Los Angeles Kings: Will They Be Able To Afford Dustin Penner This Summer?

By Isaak Koenka
Dustin Penner
Rob Grabowski-USA TODAY Sports

When the Los Angeles Kings won the Stanley Cup in 2011-2012, one of their immediate concerns when free agency rolled around was whether or not they’d be able to afford to bring Dustin Penner back.

After all, Penner had bounced back from a miserable regular season, that included healthy scratches galore and that whole pancake thing and turned in a brilliant postseason, proving to be a key cog in the Kings’ machine that cruised to their first Stanley Cup in franchise history.

Those concerns were quieted when the Kings brought back Penner on a one-year contract, keeping their championship team completely intact. Bringing back Penner was a key, as the Kings put together one of the more impressive title defenses that we’ve seen in the last few years, reaching the Western Conference Finals before being knocked out by the eventual champion Chicago Blackhawks.

But as the Kings prepare to head into another offseason, those Penner concerns have come right back. With an expensive core now completely locked up, there are questions about whether or not the Kings will be able to afford not only Penner, but other unrestricted free agents as well, including Rob Scuderi.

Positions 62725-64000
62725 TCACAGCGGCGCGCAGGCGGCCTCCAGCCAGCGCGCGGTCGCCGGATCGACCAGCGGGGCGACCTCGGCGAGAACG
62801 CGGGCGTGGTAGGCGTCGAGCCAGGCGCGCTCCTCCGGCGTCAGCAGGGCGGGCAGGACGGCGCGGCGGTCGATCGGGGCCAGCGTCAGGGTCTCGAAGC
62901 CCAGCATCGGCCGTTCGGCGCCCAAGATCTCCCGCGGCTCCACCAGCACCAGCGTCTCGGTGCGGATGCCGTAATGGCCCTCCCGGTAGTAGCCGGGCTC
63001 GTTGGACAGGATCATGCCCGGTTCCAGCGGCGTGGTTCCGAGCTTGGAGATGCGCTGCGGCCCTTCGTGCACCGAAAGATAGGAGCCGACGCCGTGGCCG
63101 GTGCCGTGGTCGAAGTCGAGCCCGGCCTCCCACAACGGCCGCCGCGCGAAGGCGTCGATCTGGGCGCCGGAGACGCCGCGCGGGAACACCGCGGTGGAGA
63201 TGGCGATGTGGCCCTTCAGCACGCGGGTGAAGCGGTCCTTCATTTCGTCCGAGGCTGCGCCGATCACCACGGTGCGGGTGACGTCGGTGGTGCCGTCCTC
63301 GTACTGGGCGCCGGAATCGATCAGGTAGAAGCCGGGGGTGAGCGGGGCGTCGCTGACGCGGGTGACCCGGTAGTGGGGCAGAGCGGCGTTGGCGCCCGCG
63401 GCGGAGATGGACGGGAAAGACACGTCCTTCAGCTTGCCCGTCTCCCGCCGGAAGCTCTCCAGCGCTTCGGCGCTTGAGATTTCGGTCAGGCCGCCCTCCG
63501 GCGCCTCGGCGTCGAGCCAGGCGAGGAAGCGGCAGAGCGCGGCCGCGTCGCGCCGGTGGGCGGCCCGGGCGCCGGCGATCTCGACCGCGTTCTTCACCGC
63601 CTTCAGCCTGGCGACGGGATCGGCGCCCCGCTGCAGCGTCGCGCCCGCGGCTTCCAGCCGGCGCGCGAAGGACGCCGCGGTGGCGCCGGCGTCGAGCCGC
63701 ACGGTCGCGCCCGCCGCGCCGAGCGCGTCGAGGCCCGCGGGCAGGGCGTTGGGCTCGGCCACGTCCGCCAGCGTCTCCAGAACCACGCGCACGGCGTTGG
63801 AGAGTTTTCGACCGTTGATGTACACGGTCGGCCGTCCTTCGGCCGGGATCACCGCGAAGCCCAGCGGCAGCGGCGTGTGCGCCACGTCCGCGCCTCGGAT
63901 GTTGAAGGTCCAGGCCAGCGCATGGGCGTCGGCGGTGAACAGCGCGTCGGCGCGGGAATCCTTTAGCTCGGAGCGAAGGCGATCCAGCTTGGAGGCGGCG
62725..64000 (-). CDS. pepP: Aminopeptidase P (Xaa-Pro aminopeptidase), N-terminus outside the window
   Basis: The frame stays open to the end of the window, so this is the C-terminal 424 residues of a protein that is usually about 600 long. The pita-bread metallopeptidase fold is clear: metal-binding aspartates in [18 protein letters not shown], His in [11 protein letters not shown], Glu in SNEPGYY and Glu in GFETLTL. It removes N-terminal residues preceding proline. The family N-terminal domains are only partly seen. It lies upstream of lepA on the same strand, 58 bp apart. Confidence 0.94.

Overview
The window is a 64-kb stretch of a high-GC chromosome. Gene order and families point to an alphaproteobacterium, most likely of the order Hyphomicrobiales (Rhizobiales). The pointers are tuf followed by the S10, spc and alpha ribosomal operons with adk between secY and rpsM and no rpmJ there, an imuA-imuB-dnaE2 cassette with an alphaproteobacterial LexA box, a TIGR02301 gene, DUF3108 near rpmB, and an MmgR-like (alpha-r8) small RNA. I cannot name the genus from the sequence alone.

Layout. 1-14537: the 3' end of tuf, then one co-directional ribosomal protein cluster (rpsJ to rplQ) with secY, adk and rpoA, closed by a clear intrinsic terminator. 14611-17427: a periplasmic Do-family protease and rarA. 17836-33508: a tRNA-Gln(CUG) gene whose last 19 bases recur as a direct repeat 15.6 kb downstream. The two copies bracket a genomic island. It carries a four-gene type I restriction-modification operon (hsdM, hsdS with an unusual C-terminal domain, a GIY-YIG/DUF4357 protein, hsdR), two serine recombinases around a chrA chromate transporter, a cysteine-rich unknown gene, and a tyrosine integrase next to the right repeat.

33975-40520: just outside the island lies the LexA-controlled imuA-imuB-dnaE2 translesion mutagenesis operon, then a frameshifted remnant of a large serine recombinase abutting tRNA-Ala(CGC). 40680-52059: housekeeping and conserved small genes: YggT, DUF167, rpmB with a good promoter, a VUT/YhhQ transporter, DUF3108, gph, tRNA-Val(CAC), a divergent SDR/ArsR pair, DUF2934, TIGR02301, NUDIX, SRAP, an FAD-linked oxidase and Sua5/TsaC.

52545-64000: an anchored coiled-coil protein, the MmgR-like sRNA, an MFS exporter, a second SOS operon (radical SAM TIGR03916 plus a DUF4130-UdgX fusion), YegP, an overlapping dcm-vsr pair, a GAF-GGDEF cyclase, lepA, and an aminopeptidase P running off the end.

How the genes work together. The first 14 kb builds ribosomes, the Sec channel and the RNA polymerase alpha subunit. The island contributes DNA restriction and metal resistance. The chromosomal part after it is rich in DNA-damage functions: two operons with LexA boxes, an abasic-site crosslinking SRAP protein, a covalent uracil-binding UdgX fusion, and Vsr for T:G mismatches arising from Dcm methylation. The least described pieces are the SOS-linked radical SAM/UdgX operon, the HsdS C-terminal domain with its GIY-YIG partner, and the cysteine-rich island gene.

Penner signed a one-year deal worth $3.25 million to remain in Los Angeles for at least one more year last summer. It was seen as a deal that would help to increase his stock so he could end up signing a longer term deal, either with the Kings or with another club the following offseason.

That following offseason has come, and while Penner didn’t have the greatest of seasons, with only 14 points in 33 games, he was also limited by injury throughout. He’s still a big body in the lineup capable of contributing regularly on offense. He’s only a couple years removed from his last 20-goal season.

Teams out on the market will be in on Dustin Penner, especially with the shortage of true talent out there in free agency. Penner could easily see a raise, perhaps into the $3.5-4 million a year neighborhood, which would make him too expensive for the Kings. This isn’t a matter of a player necessarily wanting out of a city, but it may simply end up being too expensive for the Kings to manage.

Which is probably part of the reason that they brought in Matt Frattin in the Jonathan Bernier deal.

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